This article describes how to use the two tools in the Adjust drop-down: Quick Focus and Slider.
Authored By Thomas Pickering
The attached file contains a singlet design. The following images show the Layout and the Spot Diagram for this lens.
As can be seen from the large spot sizes at the bottom of the Spot Diagram, the performance of this singlet at this point is certainly not optimal. A big factor in this poor performance is the arbitrary location of the image plane at a distance of 100 mm from the back side of the singlet. Even from viewing the Layout, it is obvious that the currently selected image plane is not at the "best focus." We can use the Quick Focus tool within OpticsViewer to better position the image plane. Quick Focus is a feature in OpticsViewer which adjusts the thickness of the surface prior to the image plane to position the image at the "best focus" location.
Open the Quick Focus dialog by selecting Adjust...Quick Focus. The targeted "best focus" will depend on the criterion selected. For the singlet design, we will use radial spot size with respect to the centroid. Select Spot Size Radial and check Use Centroid.
Click OK to run and close the Quick Focus tool dialog.
Note the automatic change to the thickness of the surface prior to the image plane. The analysis windows will automatically update by default, but if they do not, you can update each of them individually by clicking Update in the upper-left hand corner the window. You should see fairly significant changes in performance simply due to the new selection of the image plane location. Most importantly, the RMS and Geometrical spot sizes at the maximum field decreased by a factor of two or more!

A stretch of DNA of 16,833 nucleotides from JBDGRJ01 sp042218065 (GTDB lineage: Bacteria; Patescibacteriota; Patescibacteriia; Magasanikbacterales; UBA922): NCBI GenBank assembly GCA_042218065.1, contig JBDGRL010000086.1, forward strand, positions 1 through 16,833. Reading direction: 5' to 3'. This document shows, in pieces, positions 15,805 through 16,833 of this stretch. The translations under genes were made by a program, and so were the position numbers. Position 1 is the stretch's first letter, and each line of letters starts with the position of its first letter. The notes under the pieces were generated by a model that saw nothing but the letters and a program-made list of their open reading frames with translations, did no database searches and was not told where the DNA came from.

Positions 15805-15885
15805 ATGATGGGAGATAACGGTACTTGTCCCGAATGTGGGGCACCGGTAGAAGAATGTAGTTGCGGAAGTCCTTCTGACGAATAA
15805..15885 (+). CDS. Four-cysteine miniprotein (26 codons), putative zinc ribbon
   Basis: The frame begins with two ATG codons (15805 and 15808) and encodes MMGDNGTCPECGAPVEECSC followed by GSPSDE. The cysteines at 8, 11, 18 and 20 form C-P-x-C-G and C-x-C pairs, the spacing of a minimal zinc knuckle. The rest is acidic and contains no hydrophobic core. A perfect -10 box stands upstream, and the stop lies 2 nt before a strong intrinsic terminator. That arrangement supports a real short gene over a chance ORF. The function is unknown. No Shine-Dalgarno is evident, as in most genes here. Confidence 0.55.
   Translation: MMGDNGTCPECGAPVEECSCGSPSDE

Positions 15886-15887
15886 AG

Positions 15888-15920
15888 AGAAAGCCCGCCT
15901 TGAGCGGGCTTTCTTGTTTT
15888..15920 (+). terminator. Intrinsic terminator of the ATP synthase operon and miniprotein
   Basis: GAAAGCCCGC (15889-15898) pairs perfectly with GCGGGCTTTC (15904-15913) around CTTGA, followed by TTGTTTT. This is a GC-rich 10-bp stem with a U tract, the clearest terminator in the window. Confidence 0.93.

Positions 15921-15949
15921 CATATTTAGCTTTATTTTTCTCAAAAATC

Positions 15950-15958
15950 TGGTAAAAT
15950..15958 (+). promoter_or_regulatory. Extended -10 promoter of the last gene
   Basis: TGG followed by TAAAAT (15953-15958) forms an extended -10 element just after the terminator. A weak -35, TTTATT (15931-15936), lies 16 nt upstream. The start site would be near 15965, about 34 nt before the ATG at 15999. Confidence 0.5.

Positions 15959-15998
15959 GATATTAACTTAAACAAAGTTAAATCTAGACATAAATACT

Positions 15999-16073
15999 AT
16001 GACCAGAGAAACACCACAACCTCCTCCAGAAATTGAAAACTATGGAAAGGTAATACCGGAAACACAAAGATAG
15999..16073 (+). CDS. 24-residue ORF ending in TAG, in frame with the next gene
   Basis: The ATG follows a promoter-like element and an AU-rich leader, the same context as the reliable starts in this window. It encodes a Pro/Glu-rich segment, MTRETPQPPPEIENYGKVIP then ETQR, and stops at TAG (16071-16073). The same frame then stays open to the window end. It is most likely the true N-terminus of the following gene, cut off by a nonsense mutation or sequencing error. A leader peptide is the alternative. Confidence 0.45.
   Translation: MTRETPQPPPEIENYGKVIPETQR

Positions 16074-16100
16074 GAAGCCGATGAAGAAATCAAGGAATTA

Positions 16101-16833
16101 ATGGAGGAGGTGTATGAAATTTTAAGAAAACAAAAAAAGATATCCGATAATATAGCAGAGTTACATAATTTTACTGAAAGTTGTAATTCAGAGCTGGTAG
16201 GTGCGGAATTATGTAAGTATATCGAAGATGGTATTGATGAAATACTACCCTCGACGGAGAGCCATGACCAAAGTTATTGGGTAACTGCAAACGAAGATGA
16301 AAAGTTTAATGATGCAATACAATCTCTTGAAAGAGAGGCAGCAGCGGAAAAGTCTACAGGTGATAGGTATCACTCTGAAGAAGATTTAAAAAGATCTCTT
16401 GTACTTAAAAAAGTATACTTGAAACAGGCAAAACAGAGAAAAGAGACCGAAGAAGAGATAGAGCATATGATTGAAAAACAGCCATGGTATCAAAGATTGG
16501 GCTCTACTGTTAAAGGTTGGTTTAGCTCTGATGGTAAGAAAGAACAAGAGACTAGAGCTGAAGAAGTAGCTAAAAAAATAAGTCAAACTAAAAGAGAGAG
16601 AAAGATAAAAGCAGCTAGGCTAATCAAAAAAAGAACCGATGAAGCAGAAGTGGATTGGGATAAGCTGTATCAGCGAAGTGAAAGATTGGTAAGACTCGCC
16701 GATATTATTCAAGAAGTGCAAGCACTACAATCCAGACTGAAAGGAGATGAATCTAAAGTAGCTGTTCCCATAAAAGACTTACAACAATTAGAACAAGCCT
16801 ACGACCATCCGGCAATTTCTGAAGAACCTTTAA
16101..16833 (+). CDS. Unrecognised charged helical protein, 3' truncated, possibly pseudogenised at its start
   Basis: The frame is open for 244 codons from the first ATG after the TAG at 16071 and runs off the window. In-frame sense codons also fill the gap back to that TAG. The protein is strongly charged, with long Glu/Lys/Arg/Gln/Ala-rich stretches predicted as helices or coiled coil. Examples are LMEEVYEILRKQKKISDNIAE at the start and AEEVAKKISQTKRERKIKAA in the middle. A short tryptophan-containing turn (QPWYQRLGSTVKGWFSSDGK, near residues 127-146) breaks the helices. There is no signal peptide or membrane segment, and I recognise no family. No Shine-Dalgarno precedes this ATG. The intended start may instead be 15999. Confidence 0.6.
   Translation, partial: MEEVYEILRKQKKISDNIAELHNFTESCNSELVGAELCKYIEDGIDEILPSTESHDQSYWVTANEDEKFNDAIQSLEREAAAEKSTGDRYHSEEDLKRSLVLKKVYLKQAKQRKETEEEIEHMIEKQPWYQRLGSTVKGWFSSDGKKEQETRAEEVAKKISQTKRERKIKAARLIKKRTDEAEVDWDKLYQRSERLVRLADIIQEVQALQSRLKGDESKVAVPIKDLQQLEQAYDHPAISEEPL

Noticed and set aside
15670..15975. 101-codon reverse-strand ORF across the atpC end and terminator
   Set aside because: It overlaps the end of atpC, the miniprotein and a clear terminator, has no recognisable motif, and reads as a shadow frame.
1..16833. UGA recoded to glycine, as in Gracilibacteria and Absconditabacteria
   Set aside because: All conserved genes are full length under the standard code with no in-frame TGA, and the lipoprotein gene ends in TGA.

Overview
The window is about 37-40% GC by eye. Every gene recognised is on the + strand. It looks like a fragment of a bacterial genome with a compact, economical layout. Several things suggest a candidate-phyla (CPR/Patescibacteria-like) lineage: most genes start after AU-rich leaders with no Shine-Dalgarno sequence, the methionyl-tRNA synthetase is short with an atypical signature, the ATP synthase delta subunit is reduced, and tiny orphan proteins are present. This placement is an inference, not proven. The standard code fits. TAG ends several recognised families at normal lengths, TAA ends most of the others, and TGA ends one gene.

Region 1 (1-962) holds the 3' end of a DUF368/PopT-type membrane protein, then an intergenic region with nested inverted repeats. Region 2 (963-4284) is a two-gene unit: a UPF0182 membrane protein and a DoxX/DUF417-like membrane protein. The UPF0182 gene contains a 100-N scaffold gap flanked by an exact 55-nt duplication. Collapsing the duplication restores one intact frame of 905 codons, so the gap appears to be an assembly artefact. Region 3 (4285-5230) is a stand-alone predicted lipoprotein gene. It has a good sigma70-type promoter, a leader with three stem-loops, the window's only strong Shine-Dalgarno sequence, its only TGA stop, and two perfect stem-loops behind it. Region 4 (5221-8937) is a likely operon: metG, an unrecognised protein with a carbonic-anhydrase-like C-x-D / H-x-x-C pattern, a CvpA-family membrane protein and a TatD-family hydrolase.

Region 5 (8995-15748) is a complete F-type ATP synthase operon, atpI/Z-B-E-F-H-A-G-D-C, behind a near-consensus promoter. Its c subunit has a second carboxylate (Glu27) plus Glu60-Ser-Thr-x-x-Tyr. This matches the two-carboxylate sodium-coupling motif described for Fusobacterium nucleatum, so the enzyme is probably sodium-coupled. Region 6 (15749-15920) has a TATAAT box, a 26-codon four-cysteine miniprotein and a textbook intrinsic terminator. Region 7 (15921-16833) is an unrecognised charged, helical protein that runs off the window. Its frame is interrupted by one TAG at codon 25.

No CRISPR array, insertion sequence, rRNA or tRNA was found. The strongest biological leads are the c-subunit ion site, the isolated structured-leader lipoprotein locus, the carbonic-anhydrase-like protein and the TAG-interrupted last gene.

Let's say you were interested in how the spot size of the singlet varies as the radius of curvature of the rear surface changes. This is useful to study the behavior of a system over the tolerance range of one or more parameters.
Open the Slider tool by selecting Adjust...Slider, and set it up as follows:
You can enter start and stop values of the radius of surface 2 (OpticsViewer makes a reasonable guess as to what values you want) and then you can either use the slider to manually adjust the value within this range or press the Animate button to have OpticsViewer loop through the values. The Spot Diagram will update automatically as the radius of Surface 2 changes. You can choose to update all open windows or just a nominated window as the parameter is varied.